Life can be stressful.
Therapy is an opportunity to self-reflect with an objective person. Therapists can help clients learn more effective ways to examine and solve problems on their own. The goal of the therapist is to help people heal.
People consider therapy when they simply don’t feel good about the way that things are going in their lives. This dissatisfaction with life is often marked by the repetition of unwanted behavior, but can also be experienced as a general malaise or lasting funk. These feelings are often the result of a particularly difficult experience, everyday relationship problems, or an unspecified desire for change in one’s life. Many people also turn to therapy if they are seeking a supportive relationship with an objective person.
Clients learn to understand themselves through therapy sessions. As people learn to understand reasons for past decisions and beliefs, they tend to become more forgiving of themselves and others.
Although our focus is predominantly on respecting each individual’s ideology and worldview, at the PSC we also believe that to offer the greatest benefit to our clients it is essential to utilize the most current knowledge, research, and insight. Therefore, there are appropriate times for the therapist to question the client’s beliefs, for it is often the act of questioning presupposed beliefs that leads to the greatest growth.
The goal of therapy is growth. There is no single right reason for therapy.
The Antioch Psychological Services Center offers a wide-range of psychoeducation, support, and therapy groups. Our clinicians help individuals, couples, and families deal with a variety of life issues, including those related to:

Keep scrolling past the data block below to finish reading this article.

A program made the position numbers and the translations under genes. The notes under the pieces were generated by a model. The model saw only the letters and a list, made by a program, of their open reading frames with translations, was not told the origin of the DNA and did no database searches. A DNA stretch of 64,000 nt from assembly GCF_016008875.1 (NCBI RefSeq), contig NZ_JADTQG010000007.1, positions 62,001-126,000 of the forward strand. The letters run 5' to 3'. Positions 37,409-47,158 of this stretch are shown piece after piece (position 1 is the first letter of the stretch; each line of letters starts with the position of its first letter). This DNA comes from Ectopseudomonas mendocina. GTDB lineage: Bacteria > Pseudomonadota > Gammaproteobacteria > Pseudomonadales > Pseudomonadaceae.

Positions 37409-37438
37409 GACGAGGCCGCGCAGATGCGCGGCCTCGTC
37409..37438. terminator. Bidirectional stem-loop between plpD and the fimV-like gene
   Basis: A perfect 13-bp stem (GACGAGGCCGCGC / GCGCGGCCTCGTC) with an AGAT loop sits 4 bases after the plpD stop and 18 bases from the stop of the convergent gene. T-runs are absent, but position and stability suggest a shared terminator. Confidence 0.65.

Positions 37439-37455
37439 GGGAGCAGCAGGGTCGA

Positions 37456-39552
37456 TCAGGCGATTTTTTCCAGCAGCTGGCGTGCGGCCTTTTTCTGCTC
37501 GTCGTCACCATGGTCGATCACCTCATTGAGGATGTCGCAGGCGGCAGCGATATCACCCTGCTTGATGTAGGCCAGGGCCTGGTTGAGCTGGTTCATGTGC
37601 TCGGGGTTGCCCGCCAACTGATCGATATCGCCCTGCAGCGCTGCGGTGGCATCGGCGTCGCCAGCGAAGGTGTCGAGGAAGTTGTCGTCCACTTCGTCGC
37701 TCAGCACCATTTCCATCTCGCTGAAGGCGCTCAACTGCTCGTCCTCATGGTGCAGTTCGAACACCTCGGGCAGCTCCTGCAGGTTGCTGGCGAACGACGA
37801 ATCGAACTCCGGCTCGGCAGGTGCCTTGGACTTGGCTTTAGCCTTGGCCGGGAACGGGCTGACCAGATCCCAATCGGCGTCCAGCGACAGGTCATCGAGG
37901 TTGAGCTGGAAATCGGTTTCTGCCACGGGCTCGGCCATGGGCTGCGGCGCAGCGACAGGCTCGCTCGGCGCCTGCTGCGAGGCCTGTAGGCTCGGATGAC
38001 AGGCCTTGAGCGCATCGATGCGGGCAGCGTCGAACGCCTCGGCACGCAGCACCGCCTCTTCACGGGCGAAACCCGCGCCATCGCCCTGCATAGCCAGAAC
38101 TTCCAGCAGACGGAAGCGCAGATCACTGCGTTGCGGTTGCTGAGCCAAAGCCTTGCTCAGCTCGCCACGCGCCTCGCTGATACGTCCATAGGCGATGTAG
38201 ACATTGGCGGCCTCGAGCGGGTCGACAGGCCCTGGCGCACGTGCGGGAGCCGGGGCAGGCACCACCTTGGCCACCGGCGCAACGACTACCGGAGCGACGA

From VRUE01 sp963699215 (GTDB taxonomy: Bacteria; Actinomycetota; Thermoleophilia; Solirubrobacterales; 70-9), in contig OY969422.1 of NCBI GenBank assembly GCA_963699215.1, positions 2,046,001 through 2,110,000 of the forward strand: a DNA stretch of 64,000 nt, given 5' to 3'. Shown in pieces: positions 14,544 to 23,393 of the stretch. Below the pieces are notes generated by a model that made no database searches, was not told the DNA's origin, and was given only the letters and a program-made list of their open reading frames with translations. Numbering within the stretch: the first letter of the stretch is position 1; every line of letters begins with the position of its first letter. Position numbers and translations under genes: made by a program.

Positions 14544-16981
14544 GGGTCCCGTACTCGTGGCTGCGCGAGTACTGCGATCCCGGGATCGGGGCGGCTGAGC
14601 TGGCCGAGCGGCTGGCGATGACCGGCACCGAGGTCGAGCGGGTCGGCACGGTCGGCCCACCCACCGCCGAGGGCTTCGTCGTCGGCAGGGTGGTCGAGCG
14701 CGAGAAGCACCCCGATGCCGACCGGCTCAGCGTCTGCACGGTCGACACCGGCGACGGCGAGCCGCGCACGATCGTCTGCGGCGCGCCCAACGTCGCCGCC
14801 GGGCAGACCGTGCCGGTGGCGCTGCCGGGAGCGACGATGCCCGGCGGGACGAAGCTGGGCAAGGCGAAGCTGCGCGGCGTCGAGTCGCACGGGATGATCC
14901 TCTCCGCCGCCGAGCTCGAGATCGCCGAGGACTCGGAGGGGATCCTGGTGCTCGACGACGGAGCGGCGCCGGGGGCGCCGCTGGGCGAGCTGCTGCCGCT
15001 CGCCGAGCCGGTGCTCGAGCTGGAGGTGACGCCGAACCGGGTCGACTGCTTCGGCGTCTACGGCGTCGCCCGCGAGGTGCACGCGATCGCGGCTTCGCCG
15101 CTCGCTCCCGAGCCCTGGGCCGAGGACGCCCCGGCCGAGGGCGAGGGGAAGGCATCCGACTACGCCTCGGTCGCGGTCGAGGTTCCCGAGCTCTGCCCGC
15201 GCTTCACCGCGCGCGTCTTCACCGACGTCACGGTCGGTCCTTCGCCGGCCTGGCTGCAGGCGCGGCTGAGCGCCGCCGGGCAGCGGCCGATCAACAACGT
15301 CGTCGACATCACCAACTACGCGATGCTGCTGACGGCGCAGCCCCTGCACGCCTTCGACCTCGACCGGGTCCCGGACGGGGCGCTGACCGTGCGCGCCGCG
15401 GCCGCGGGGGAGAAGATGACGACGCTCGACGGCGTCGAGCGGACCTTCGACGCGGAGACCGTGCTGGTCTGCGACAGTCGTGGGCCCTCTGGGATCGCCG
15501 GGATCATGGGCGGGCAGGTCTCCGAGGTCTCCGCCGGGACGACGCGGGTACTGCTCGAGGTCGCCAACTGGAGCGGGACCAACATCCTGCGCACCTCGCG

- Academic difficulties
- Adolescence and young adulthood
- Adoption or birth of a child
- Anxiety, worry, fears, phobias, panic
- Anger management
- Attention deficit disorders
- Behavior problems at home, school, or work
- Body image and eating disorders
- Cultural adaptation and immigration
- Deployment and return concerns
- Depression and other mood disorders
- Divorce, separation, and post-divorce
- Family and stepfamily concerns
- Families with mentally ill members
- Gender and gender identity
- Grief and death in the family
- Health Psych
- Intimacy and sexual problems
- Learning disabilities
- Living with a chronic illness
- Life transitions and family balance
- Loss, grief, end of life
- Marital and couple concerns
- Obsessive thoughts and compulsive behaviors
- Parenting, co-parenting, single parenting
- Setting limits and personal boundaries
- Sexuality and sexual orientation, coming out
- Stress management
- Vocational interest